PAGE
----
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2016 Cedre Heritage Cahors 750ml

2016 Cedre Heritage Cahors

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Producer: Château du Cèdre
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Varietal: Malbec
Grown mostly in South America, its popularity has made it almost synonymous with Argentina, the wine producing powerhouse which has now adopted the varietal as it's national grape. While many offer bursting juicy fruit including blackberries, cherries, and plums, the grape is also capable of extended oak-ageing adding spice box, tobacco and leather aromas, as well as a richer texture on the pallate. Originally a vineyard neighbor alongside Carmenere (another French expat) in Bordeaux, Malbec is mostly planted in the neighboring regions of south west France. The town of Cahor, just north east of Bordeaux, is probably the varietals most important region in the country, where it's required to make up at least 70% of the blend. Although a simplification, French versions tend to be drier and more tannic, however they can still display great concentration and depth.

Country: France
A country viewed by many as the home of fine wine, it is almost unique in terms of how embedded food and wine is in the nations culture. Given the diverse geography, with so much of the country providing the climate and soil suitable for viticulture, it is no surprise that its produces such an extensive and varied selection of wines. It is the country from where the vast majority of the New World's most popular "international" grapes and stylistic influences originate. While there might seem to be an alarming disparity between the most sought after wines (were a case might set you back as much as a deposit on a small house) and the millions of gallons of vin de table filling up the European wine lake every year, there is so much great value to be found between the two extremes. Bordeaux, Burgundy, Champagne, and the Rhone may still dominate the market for fine wine, but regions including the Loire, Alsace, Languedoc & Roussillon and the South West are increasingly becoming excellent sources of good quality, affordable wines.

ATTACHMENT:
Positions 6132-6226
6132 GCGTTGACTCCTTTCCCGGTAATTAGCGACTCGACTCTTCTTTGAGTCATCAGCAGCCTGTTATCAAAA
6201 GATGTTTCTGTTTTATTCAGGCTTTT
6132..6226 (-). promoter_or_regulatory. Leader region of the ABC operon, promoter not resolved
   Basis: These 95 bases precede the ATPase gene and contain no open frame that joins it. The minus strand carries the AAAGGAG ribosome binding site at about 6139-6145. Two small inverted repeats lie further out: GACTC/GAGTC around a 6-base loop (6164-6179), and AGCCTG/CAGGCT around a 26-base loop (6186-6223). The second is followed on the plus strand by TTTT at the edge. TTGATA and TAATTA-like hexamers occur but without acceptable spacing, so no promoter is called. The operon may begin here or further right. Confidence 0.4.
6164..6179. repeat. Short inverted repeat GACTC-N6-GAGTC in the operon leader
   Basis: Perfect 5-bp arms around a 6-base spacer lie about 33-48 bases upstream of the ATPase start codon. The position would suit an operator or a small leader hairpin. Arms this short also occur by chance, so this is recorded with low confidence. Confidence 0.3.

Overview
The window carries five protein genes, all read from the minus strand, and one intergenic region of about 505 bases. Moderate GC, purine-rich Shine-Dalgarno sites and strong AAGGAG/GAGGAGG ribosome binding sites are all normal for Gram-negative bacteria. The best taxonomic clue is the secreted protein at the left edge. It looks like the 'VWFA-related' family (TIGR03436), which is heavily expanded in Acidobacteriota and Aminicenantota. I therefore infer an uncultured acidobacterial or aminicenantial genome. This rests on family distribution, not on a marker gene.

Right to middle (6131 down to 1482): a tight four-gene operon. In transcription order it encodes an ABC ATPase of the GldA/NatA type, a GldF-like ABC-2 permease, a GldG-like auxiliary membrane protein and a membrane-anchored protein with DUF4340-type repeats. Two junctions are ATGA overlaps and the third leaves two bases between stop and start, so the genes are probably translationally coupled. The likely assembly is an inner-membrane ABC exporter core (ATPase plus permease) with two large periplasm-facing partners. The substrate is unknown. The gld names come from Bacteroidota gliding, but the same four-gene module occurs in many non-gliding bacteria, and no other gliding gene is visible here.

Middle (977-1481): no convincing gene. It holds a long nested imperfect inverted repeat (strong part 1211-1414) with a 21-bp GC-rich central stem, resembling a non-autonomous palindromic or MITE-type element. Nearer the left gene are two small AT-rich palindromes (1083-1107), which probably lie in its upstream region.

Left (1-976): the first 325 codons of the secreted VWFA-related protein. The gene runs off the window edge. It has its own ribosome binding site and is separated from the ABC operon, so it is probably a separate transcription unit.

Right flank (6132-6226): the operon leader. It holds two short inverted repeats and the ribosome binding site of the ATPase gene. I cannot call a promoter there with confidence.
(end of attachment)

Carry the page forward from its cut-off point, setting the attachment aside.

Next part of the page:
Region: South West France
South West France consists of a number of varied of sub-regions. Excluding Bordeaux, it encompasses but is not limited to: Bergerac, The Cotes de Duras and Cotes de Marmandais at the very north; Cahor and Gaillac in the northeast; the Cotes de Gascogne in the center with Madiran just below, and finally Jurancon and Irouleguy in the southwest. While the varieties that form the white and red Bordeaux blends are common, the region is also home to a number of indigenous and unique varieties.

Sub-Region: Cahors
Cahors is a small town in southwestern France, located 100 miles (160km) east of Bordeaux. In wine terms it is known for its deeply colored reds made predominantly from Malbec (known locally as both Côt and Auxerrois), with small quantities of Tannat and Merlot. Interestingly, Cahors is the only red-wine appellation in the French south-west to use neither Cabernet Sauvignon nor Cabernet Franc. The typical Cahors wine is darkly colored and has a meaty, herb-tinged aroma, with hints of spiced black cherries and a whiff of cedar. Cahors is invariably tighter and leaner than the rich, opulent style of Malbec being made in the variety’s new-found home in Mendoza, Argentina.

Type: Red
Red wine is wine made from dark-coloured grape varieties. The color of red differs based on the grapes variety or varieties used. Interestingly, black grapes yield a juice that is greenish-white. The actual red color comes from anthocyan pigments (also called anthocyanins) from the skin of the grape (exceptions are the relatively uncommon teinturier varieties, which produce a red colored juice). Most of the production centers around the extraction of color and flavor from the grape skin.